2040 Is Too Late: The Science and Technology Funding Shortfall

How do we make American S&T investments globally competitive again? Analysis conducted by Matt Hourihan, director of the American Association for the Advancement of Science’s (AAAS) R&D Budget and Policy Program, puts S-TAC’s recommendation and the FY22 request together in a GDP context. The takeaway: the Biden administration’s request is significantly short of the S-TAC target of doubling the investment of GDP in S&T by 2026. Reaching this mark would require about 22% annual growth, while the Biden request recommends about 8.5% growth, or enough to get to 1.4% of GDP by around 2040.

To put current federal spending on S&T in perspective, the following bar chart with data provided by AAAS’ Matt Hourihan shows how federal R&D spending in Biden’s FY22 budget — amounting to $170 billion — compares to the total federal FY22 budget of $6 trillion. It’s tiny by comparison and we can and should spend more to develop the S&T solutions of the future.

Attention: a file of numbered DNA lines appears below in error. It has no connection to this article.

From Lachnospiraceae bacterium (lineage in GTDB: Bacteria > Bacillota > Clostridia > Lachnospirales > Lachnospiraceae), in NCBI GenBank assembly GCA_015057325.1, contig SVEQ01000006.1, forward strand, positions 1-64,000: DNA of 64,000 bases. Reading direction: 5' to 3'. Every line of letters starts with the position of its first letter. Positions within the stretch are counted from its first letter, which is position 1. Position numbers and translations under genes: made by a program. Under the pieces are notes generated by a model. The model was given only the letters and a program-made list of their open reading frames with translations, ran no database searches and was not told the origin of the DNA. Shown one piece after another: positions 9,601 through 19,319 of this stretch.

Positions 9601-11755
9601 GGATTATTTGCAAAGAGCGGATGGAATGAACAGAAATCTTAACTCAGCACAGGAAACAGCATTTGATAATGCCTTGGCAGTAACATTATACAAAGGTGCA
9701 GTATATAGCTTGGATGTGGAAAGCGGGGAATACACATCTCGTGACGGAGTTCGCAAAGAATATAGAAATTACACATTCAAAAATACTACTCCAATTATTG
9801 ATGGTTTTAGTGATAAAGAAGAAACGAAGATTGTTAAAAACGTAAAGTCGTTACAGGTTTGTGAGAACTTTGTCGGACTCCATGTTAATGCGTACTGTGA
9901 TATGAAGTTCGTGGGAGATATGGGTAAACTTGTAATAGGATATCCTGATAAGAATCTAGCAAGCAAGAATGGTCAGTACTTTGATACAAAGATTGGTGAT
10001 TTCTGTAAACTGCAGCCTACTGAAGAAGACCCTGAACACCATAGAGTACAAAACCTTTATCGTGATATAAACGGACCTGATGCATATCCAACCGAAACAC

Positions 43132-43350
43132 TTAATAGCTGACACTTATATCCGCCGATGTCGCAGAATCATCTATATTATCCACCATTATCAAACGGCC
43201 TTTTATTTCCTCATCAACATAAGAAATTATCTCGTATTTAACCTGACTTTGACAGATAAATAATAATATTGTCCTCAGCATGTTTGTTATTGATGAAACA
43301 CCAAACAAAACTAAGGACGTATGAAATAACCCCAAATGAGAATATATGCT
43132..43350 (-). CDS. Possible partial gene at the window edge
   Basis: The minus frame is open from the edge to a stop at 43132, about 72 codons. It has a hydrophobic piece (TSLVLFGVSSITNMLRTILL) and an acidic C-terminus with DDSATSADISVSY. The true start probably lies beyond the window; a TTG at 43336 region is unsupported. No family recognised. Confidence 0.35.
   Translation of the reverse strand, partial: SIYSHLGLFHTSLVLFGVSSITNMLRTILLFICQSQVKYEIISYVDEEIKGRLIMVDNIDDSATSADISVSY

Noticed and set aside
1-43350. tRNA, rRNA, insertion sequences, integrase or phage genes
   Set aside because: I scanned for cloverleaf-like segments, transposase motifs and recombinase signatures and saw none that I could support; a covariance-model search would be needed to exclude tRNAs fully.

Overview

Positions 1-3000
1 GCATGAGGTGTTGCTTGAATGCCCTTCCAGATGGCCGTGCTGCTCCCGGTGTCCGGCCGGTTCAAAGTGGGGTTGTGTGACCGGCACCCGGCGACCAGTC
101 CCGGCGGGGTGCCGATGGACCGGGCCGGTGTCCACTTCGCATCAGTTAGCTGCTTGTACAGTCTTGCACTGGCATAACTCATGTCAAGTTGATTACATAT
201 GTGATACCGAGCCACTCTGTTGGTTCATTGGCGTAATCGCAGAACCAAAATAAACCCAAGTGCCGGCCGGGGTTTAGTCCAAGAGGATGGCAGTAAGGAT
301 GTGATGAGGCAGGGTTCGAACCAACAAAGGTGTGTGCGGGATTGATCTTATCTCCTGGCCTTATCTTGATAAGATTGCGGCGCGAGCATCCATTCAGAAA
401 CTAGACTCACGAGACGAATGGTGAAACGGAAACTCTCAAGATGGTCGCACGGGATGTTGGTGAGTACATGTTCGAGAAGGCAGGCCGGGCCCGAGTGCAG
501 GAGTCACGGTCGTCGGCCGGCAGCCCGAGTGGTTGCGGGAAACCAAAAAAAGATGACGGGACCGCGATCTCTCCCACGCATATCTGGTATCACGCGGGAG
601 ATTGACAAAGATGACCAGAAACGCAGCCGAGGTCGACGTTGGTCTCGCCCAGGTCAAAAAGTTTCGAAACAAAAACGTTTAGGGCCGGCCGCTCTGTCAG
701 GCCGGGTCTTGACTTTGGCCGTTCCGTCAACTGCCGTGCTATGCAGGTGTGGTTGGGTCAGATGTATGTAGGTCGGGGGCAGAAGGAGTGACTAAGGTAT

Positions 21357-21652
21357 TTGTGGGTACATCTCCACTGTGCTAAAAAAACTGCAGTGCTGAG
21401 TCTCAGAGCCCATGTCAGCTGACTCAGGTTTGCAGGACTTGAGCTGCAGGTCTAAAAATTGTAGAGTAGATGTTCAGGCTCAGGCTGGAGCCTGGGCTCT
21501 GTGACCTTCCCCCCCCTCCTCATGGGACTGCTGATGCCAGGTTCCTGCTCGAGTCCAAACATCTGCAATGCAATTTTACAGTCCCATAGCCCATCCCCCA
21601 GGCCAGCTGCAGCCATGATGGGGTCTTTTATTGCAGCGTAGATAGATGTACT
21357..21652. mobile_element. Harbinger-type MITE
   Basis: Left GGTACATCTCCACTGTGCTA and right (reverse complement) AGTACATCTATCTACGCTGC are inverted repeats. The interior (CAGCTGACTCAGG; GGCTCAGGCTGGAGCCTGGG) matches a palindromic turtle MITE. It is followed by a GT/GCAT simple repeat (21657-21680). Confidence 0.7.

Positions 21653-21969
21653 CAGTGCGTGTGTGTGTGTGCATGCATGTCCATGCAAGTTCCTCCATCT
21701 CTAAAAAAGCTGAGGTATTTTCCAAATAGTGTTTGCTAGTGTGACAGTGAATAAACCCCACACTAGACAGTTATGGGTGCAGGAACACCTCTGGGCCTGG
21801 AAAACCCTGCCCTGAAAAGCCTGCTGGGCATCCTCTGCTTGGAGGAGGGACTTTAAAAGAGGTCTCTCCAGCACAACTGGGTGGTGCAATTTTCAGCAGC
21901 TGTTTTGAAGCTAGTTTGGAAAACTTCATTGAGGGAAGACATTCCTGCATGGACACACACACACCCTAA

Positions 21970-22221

A Long-term Science and Technology Solution

S-TAC sees two major opportunities to strengthen the proposal put forward by the Biden administration: 

  1. Double federal R&D and STEM investments. Doubling federal expenditures for R&D and STEM education over a five-year period would dramatically expand the nation’s global competitiveness in research, technology and manufacturing. Further, it would help to build out critical physical infrastructure, like universal broadband access, and enable us to diversify our funding portfolio with some higher risk, higher reward research without robbing existing successful funding models. We could also address long-standing structural issues in S&T education and recruitment to ensure we are leveraging our greatest asset: our diverse human capital.